The question is - when is something like this art and when is it porn?
Professional photographer Albert Chua, who has taken nudes himself, said there is 'a thin line' between a tasteful picture and pornography.
For him, a nude photograph should be about 'showing the body form to its best using lighting and photography'.
Wedding photographer George Wong, 30, who takes nude pictures only of couples for his work, said his goal is to achieve 'good and meaningful photographs', distinct from porn.
The participants could be treading on risky legal ground as the distribution of obscene materials is prohibited under the Undesirable Publications Act.
The penalty is a fine not exceeding $10,000 or imprisonment for a term not exceeding two years or both.
Criminal lawyer Amolat Singh said: 'There is no clear cut definition of obscenity.'
Something is obscene if it tends 'to deprave and corrupt persons' likely to come in contact with it.
He reckoned that in practical terms, something could be deemed obscene if the pictures taken are 'grossly indecent'.
'If they are pursuing the hobby for (artistic) purposes, I don't think they are doing anything wrong or objectionable. But if they highlight private parts or have poses suggestive of sexual acts, they may have crossed the line,' he said.
He said the law doesn't usually go barging into private occasions, but if you disseminate the nude pictures, you could get into trouble for distributing pornographic material.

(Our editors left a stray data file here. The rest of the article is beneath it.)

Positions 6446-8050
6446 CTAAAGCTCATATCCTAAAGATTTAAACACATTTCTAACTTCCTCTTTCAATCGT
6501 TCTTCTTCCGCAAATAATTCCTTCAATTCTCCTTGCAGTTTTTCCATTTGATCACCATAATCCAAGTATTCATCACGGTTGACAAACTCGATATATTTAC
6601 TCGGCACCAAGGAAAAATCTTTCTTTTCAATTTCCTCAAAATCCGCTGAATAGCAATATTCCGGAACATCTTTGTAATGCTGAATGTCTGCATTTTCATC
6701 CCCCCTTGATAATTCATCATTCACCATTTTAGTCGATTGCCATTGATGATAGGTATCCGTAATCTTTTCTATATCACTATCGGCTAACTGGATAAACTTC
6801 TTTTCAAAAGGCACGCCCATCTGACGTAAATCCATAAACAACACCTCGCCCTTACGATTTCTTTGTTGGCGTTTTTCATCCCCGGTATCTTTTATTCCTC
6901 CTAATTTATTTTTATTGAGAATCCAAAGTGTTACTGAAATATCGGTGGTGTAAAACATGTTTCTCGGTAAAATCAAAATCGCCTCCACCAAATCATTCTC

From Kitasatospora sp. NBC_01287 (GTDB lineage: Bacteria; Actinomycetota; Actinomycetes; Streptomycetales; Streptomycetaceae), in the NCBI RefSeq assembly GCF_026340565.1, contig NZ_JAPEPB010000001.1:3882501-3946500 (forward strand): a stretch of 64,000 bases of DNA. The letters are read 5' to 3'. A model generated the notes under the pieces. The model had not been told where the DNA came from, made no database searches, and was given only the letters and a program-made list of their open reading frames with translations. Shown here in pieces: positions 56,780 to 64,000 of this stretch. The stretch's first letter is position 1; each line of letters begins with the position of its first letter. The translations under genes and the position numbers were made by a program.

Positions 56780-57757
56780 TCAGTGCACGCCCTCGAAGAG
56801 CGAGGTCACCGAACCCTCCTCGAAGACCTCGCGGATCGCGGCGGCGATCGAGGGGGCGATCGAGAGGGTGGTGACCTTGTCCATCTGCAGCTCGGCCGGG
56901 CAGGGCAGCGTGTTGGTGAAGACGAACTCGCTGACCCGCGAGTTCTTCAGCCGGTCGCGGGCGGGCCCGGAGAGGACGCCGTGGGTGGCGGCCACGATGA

Lawyer Shashi Nathan said there are nude art works and photos that do not give a sense of obscenity, while some fully clothed people can seem obscene, depending on what they are doing. And what is obscene in one society may not be in another.
He said, based on the photographer's account of the shoot: 'I don't see, on the face of it, anything that is wrong.'
But he suggested there may be 'borderline' issues.
He wondered, for instance, if the model was on a social visit or work pass. If it was the former, she may be violating its conditions.
Any photographer who recorded a video may also be in trouble for making an obscene film under the Films Act.
It could also be an offence for the model under the Miscellaneous Offences (Public Order and Nuisance) Act, which bars people from appearing nude in a public place or in a private place exposed to public view.
'It's a grey area,' he said.
Lawyer Anthony Lim felt that as it involved an adult film star exposing herself, likely for monetary returns, it would be an indecent act.
'If it's in public, they would definitely be charged,' he said.
In private, he said, it depends on whether anybody is insulted by the act, and makes a police report.
Another issue, he said, is whether the hotel has given permission for the activity. It could be an offence if the hotel prohibits such activity.
In October, The New Paper reported on a similar case when a nude model appeared in an online erotic magazine in a picture taken in a local hotel with the Singapore skyline clearly in the background.
Said Ms Cheryl Ng, relations manager at Pan Pacific Hotel, where the latest shoot took place: 'The hotel respects the privacy of guests and will not intervene in guest activities confined within the room. However, based on local law, all guests must be registered at the front desk in the interests of maintaining safety within the hotel.
'The hotel must be informed regarding all photography or filming that will feature the hotel or takes place within public areas. Permission is granted based on the context and availability of resources.'